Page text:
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Paul Shin, JongYoon Joo, Wang-Yuhl Oh; Precise retinotopic mapping of rat visual cortex using high-speed and wide-field OCT angiography and fundus camera stimulator. Invest. Ophthalmol. Vis. Sci. 2018;59(9):5823.
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© ARVO (1962-2015); The Authors (2016-present)
The mapping of visual input from the retina to neurons, called retinotopic mapping, has not been studied systematically in small animal models due to the insufficient spatial resolution of conventional neuroimaging techniques and the difficulty of precisely stimulating retinal locations. We developed an optical coherence tomography (OCT) system and a fundus camera stimulator and utilized for high spatiotemporal resolution retinotopic mapping of rat striate cortex.
Anesthetized Sprague-Dawley rats were used for the study. A cranial window was implanted on the visual cortex for brain imaging. Throughout the experiment, physiological signals such as blood pressure, pCO2, and pO2 were maintained within the normal range. A fundus camera stimulator was designed to provide visual stimulus to a precise location on the rat retina. A custom built OCT angiography repeatedly acquired microvasculature of 1.5 mm 1.5 mm region of the visual cortex following the stimulus with a rate of a 3D angiogram per 0.7 second.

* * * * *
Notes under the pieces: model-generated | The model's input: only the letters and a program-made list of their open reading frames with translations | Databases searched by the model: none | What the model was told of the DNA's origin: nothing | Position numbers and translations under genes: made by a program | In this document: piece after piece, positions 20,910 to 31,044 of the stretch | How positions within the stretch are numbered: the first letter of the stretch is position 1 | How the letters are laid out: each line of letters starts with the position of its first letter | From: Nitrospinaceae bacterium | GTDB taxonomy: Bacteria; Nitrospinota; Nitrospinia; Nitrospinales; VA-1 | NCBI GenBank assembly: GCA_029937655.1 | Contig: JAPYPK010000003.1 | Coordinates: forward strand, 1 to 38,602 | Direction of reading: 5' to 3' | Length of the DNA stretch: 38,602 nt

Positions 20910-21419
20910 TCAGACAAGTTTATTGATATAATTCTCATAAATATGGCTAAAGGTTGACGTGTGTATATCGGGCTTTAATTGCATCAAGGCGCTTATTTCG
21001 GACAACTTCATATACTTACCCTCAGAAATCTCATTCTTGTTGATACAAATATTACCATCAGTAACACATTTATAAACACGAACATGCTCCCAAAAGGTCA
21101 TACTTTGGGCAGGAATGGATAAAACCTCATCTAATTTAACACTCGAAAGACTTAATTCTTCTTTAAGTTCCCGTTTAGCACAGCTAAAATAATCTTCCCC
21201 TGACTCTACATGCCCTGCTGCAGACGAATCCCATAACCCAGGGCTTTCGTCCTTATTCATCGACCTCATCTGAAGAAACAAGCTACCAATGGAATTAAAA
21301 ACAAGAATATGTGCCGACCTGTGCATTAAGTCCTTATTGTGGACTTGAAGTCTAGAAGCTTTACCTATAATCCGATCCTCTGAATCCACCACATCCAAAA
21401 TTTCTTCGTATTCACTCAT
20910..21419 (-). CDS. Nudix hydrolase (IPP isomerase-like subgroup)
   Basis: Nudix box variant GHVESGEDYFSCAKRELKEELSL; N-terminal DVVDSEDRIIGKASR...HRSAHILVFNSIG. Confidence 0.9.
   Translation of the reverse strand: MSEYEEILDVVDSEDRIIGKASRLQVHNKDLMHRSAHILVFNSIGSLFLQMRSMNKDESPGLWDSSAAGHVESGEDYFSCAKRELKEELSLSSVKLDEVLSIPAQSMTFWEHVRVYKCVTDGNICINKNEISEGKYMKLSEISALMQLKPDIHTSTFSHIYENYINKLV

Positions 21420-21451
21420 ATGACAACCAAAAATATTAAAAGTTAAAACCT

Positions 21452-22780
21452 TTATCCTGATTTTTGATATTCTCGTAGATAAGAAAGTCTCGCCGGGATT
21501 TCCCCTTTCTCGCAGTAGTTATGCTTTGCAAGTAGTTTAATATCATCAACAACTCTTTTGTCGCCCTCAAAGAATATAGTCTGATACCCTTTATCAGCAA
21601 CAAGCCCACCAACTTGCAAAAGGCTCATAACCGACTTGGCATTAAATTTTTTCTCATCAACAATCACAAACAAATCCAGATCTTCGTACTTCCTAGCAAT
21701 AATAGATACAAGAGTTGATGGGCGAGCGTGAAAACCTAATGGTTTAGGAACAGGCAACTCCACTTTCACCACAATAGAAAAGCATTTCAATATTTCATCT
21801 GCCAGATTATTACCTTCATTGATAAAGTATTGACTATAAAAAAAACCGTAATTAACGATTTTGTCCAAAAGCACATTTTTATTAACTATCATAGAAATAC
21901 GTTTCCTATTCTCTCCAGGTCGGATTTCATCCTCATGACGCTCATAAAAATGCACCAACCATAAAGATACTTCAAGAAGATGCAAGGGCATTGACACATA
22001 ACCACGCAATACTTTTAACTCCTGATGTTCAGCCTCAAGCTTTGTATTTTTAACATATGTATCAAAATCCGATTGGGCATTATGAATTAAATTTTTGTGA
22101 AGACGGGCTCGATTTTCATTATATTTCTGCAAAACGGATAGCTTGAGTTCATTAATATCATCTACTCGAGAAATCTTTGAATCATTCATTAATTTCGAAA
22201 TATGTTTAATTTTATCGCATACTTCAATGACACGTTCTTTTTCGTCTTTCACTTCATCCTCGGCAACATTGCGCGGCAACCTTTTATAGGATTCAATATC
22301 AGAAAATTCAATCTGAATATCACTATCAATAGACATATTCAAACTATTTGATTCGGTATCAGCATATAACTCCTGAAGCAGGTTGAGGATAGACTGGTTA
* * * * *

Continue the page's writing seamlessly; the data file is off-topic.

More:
A flicker stimulus was applied to a circular region centered at optic nerve head (ONH) as shown in Figure 1(a). The contralateral visual cortex, shown in Figure 1(b), was imaged using optical intrinsic signal (OIS) imaging system to verify the center of the activation (Figure 1(c)). OCTA was performed to monitor hemodynamic response at a finer spatial scale. Dynamic changes of vessel diameters in the activated region were monitored using an OCT angiogram (Figure 1(d)). An increase in arterial diameter was observed as shown in Figure 1(e), which is a critical feature of neurovascular coupling. The regions where vessel diameters are measured indicated with colored boxes in the Figure 1(d). Red and orange color boxes represent arterial and arteriolar segments, respectively. OCT angiographic signals in multiple capillaries were increased due to the flow increase as shown in Figure 2. Capillaries that show more than 3% increase in the OCT angiographic signals are shaded in blue. This signal can be used as an indicator of stimulus-induced changes in neuronal activity.
These results demonstrate the potential of the OCTA/fundus camera stimulator system for investigation of the retinotopic mapping in the small animal models. Investigation on precise retinotopic mapping upon highly localized visual stimulations will be presented.
This is an abstract that was submitted for the 2018 ARVO Annual Meeting, held in Honolulu, Hawaii, April 29 - May 3, 2018.
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